I hadn’t run into the unsolved Dorabella cipher before (that I remember). If you enjoy such things I highly recommend this account of it, with its many proposed decryptions that make clear why one of the conditions for a verified solution is that it “be self-evident”. It’s an excellent example of why decyphering without context is hard (maybe impossible?). And I enjoy the proposed solution that takes encryptions errors into account as a possibility, considering that it was done by hand, and by someone considered prone to such errors.
Nothing like avoiding end-of-the-year physical cleanup with end-of-the-year virtual cleanup! I finally got around to reading this detailed description of how Bitcoin works, recommended by Schneier on his weblog, and I need to hang on to this for next time I’m teaching security. From a teaching perspective, it does a nice job of showing how all of the various types of cryptography come together in an interesting way in this protocol. This is the part that always seems sort of wild to me: The idea is to make it so everyone (collectively) is the bank. In particular, we’ll assume that … Continue reading How It Works: Bitcoin Edition
First, and most important obviously, this is pretty neat research into training robot motion with online, and non-optimal, feedback. It’s a nice consideration of the type of feedback one is likely to get, or to get easily. And the illustrative video on their page is pretty great (I found the moment when they showed the robot how to point the knife towards itself, not someone else, adorable…) But it’s also worth noting that the TechCrunch story on the research is pretty hysterical: “Cornell Researchers Help Robot Unlearn Stabby Motions With A Human Trainer”.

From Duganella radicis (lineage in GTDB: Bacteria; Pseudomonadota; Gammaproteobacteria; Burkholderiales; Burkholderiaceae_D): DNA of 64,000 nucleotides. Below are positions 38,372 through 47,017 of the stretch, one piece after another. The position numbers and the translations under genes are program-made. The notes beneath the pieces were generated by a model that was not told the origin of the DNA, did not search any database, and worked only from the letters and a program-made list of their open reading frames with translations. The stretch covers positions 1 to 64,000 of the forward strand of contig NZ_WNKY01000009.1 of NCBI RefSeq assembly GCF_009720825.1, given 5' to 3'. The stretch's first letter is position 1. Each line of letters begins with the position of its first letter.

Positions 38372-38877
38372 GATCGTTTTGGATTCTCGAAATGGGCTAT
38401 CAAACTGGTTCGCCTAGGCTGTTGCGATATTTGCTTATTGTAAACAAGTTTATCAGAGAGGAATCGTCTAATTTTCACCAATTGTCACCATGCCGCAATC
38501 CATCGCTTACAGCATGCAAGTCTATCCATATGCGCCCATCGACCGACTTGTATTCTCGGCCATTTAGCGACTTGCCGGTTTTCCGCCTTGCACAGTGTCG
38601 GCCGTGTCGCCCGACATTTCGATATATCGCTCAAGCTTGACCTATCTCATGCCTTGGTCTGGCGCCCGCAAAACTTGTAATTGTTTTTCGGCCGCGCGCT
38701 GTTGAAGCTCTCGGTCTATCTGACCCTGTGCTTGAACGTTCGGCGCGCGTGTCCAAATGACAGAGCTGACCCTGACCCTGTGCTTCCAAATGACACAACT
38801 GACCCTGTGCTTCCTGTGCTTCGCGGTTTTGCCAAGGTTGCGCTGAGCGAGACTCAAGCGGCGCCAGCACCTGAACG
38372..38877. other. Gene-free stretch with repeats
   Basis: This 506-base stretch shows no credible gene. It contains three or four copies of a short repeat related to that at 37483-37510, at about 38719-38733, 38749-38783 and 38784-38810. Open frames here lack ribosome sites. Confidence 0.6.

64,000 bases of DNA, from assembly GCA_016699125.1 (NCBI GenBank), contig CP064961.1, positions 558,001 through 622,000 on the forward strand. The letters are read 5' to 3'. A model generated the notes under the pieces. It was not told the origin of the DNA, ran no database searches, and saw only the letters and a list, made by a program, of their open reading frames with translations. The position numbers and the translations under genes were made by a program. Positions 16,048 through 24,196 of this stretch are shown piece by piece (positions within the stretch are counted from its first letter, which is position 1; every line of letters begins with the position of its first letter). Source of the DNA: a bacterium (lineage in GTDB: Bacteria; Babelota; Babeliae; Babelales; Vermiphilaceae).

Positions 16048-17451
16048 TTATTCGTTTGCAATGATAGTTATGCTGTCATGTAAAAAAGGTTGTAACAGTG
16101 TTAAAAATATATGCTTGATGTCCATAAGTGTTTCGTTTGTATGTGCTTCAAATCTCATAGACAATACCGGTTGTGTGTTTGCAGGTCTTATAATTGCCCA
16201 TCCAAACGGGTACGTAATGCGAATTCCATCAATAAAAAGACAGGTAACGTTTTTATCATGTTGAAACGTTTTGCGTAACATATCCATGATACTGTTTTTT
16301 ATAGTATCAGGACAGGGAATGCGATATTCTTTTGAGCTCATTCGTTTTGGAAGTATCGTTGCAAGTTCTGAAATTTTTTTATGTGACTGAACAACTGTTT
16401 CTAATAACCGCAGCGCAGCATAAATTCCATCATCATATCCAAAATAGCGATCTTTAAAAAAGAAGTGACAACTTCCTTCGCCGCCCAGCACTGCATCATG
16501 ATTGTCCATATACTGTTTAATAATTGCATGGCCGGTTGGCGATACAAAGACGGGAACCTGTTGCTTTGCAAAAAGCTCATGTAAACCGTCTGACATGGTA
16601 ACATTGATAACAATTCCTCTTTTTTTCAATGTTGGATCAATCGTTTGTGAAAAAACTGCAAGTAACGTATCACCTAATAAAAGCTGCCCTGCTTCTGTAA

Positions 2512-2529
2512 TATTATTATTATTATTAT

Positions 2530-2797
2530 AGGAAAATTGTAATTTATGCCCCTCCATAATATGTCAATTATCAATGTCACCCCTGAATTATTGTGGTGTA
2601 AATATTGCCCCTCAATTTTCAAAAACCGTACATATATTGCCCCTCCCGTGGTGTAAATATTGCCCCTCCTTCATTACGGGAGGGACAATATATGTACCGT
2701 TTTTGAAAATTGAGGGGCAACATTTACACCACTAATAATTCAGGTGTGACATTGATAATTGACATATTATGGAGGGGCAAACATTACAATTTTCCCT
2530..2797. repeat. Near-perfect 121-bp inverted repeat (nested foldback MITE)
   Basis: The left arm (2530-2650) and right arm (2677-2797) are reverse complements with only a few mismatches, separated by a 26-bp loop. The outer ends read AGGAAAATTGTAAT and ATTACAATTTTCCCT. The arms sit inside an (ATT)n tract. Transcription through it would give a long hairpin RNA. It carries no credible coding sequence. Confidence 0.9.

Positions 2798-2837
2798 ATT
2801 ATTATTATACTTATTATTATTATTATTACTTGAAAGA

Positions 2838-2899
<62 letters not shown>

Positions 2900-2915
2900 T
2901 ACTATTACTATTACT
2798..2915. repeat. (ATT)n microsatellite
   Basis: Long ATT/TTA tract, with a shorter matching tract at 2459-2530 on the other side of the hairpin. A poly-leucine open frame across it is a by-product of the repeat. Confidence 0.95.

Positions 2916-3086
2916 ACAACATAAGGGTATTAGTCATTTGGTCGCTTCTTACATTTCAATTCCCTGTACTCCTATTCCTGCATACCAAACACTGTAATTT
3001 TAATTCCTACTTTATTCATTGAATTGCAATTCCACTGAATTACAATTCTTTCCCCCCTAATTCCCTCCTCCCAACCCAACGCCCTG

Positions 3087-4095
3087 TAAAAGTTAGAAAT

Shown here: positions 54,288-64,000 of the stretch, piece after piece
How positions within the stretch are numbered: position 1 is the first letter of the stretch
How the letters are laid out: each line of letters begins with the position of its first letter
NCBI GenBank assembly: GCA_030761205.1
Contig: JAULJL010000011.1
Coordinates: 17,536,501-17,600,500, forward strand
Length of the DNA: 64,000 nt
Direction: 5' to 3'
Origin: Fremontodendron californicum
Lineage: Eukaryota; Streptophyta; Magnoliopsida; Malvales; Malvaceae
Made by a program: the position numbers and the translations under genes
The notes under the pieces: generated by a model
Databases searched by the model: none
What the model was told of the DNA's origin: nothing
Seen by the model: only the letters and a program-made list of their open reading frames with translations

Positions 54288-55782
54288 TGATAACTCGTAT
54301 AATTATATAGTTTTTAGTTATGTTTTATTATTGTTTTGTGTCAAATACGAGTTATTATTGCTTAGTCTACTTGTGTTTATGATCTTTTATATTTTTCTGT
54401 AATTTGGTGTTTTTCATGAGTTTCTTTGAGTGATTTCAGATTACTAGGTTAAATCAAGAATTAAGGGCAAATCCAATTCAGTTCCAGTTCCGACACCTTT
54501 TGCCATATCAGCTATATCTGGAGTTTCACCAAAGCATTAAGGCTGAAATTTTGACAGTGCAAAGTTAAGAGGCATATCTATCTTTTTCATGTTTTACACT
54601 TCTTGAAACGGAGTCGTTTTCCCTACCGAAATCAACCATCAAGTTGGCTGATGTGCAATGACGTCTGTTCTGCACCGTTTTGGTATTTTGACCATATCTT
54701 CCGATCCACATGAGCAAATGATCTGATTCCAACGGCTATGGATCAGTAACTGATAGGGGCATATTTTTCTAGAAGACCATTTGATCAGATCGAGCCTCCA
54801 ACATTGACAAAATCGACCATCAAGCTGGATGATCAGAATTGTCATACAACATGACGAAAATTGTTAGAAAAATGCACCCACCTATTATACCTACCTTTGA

There’s something unavoidable about Wikipedia, even when you acknowledge its flaws, which makes it a constantly interested phenomenon to investigate and analyze. As the article notes, its rankings in search results and use in question answering systems like Siri only make it more interesting to understand what’s going on with it. Looking at the effect of the editorial structure and automated tools for handling edits is particularly interesting; I hadn’t really thought about the effect of bots on participation in this way: In their paper on those findings, the researchers suggest updating Wikipedia’s motto, “The encyclopedia that anyone can edit.” … Continue reading Building the right community for community editing
This is awesome – I’ve long been in love with intrusions that rely on listening in on the sound of keystrokes, or the wiggle of a laptop screen, or what have you to learn and then reproduce what has been typed. This variation where a smartphone on your desk can pick up typing vibrations and from there learn to recognize what you are typing. It’s proof of concept, not found out in the wild at this point, but still very cool.